- Insulated boots keep feet toasty during frosty conditions. Lined with materials to keep feet warm, the boot has a bit more weight to it. They are ideal for those who work in cold conditions, such as employees of refrigerated warehouses, ice road truckers or anyone who has to work outside during the winter.
Work Boot Symbols Revealed
If you have figured out what you are looking for in a boot, how do you know if they have these characteristics? The Canadian Centre for Occupational Health and Safety offer some helpful advice on identifying symbols. The symbols are the same throughout the North American continent, so they are applicable to many U.S. boots.
- The green triangle signifies a puncture protection of Grade 1 protective toe, ideal for any industrial or heavy work environment, including construction, where sharp objects are present.
- Yellow triangle means the boots have puncture protection in the sole and Grade 2 protection toe. Those employed in light industrial work, such as warehouse workers, would wear this boot.
- The white rectangle with the omega symbol indicates that the boot has soles that provide electric shock resistance. If an industrial worker may come into contact with live electrical conductors, they should look for boots with electric shock protection.
- A yellow rectangle with green letters SD and a grounding symbol signifies the soles are static dissipative. Boots with this characteristic should be worn in industrial environments where a static discharge may harm workers or equipment.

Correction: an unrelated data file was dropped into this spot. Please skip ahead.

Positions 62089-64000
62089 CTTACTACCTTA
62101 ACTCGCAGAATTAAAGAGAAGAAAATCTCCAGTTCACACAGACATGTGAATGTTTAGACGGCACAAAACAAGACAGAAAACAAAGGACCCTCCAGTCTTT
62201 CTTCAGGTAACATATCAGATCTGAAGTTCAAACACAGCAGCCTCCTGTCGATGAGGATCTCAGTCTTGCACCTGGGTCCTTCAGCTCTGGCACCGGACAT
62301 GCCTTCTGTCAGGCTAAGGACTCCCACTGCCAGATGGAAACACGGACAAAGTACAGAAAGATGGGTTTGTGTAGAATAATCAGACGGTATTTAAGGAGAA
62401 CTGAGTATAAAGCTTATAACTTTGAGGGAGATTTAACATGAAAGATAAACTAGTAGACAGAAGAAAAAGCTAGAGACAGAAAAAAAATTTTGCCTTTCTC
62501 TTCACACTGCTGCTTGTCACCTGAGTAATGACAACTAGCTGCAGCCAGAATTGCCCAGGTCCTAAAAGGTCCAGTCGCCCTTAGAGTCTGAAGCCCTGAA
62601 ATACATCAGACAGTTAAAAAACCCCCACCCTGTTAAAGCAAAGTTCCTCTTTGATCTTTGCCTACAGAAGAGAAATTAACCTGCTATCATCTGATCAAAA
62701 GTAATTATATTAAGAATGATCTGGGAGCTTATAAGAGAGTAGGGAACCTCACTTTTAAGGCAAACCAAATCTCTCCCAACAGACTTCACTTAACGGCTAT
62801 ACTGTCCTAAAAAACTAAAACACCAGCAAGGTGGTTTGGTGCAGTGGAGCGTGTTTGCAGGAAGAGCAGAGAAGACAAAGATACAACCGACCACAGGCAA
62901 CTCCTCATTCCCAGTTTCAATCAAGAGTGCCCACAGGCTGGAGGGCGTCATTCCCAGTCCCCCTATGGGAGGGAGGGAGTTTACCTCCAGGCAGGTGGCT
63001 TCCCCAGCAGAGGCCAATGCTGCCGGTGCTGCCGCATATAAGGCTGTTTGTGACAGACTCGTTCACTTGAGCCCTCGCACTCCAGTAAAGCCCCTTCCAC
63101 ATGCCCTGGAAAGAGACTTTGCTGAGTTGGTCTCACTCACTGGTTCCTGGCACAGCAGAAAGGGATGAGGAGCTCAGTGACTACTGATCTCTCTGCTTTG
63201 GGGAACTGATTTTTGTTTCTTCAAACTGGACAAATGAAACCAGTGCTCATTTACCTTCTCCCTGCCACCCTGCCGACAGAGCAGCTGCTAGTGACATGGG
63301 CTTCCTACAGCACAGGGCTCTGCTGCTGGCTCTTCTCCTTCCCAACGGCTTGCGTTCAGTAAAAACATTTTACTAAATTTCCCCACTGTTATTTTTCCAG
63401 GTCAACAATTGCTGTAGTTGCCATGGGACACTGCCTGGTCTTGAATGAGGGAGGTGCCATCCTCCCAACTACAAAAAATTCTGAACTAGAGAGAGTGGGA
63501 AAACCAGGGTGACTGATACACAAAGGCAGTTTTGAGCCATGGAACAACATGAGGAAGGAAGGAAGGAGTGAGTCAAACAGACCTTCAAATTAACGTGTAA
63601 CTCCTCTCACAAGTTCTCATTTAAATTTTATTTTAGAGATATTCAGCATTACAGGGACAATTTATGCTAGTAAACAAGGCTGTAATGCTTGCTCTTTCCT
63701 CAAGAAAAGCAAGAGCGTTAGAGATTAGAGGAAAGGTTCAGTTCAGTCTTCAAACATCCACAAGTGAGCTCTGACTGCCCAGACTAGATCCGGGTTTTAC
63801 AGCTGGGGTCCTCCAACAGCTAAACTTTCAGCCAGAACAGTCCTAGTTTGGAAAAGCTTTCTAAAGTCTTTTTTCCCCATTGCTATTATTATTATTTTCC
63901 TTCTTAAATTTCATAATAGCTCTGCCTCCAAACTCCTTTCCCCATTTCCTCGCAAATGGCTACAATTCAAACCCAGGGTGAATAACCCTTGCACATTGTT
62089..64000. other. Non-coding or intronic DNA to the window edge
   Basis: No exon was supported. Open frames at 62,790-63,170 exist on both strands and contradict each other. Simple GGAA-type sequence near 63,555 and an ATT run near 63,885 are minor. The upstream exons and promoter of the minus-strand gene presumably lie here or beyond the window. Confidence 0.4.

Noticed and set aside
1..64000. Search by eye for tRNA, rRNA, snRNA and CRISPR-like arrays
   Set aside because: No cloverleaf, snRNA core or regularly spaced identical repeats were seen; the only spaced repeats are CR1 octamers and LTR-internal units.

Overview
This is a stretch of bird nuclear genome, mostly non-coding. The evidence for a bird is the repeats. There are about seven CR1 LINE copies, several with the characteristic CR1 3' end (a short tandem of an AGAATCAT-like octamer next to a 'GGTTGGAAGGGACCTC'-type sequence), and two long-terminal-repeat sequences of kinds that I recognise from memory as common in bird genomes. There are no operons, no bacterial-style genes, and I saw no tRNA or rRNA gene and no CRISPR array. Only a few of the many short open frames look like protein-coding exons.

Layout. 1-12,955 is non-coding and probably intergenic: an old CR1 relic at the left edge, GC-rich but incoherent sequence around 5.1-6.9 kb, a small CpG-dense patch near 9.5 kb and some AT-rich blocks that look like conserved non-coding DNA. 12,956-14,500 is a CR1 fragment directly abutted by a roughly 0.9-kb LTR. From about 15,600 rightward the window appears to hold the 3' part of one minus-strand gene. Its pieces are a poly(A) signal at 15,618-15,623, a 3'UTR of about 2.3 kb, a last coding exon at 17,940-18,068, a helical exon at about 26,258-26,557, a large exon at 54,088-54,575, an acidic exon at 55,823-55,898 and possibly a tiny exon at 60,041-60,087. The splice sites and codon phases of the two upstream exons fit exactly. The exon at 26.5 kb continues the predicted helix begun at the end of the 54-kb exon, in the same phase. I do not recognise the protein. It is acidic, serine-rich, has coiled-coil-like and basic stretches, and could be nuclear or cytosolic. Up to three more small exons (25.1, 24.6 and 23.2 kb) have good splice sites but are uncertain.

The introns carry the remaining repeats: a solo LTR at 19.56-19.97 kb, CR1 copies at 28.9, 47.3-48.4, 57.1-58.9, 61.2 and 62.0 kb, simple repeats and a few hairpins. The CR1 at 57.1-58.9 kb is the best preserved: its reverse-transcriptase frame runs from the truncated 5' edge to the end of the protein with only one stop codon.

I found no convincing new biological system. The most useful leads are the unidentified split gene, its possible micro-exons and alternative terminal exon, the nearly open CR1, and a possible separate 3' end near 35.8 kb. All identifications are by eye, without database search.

- A red rectangle with a black letter C indicates the footwear has soles that are electronically conductive. These boots should be considered when the workers may come into contact with low-power electrical charges that could be a hazard for workers or equipment.
- The white label with a green fir tree means that the footwear provides protection against chainsaws, which is ideal for forestry workers and others who work with or around hand-held chainsaws and other cutting tools.
- A blue rectangle signifies a Grade 1 toe with no protective sole that is ideal for industrial work that does not require puncture protection.
- The grey rectangle indicates that the footwear has a Grade 2 toe with no protective sole. Those in an institutional or non-industrial line of work and do not require puncture protection should buy this style of boot.
Internal Protection Codes
Additional markings that indicate the level of protection will be found on the boots. They include:
- 1 or 2 will indicate a Grade 1 or Grade 2 toe protection (0 if not present).
- P for puncture-resistant soles (0 if not present).
- M for metatarsal protection (0 if not present).
- E for shock-resistant sole, S for static dissipative sole or C for conductive sole (0 if not present).
- X for chainsaw protection (0 if not protection).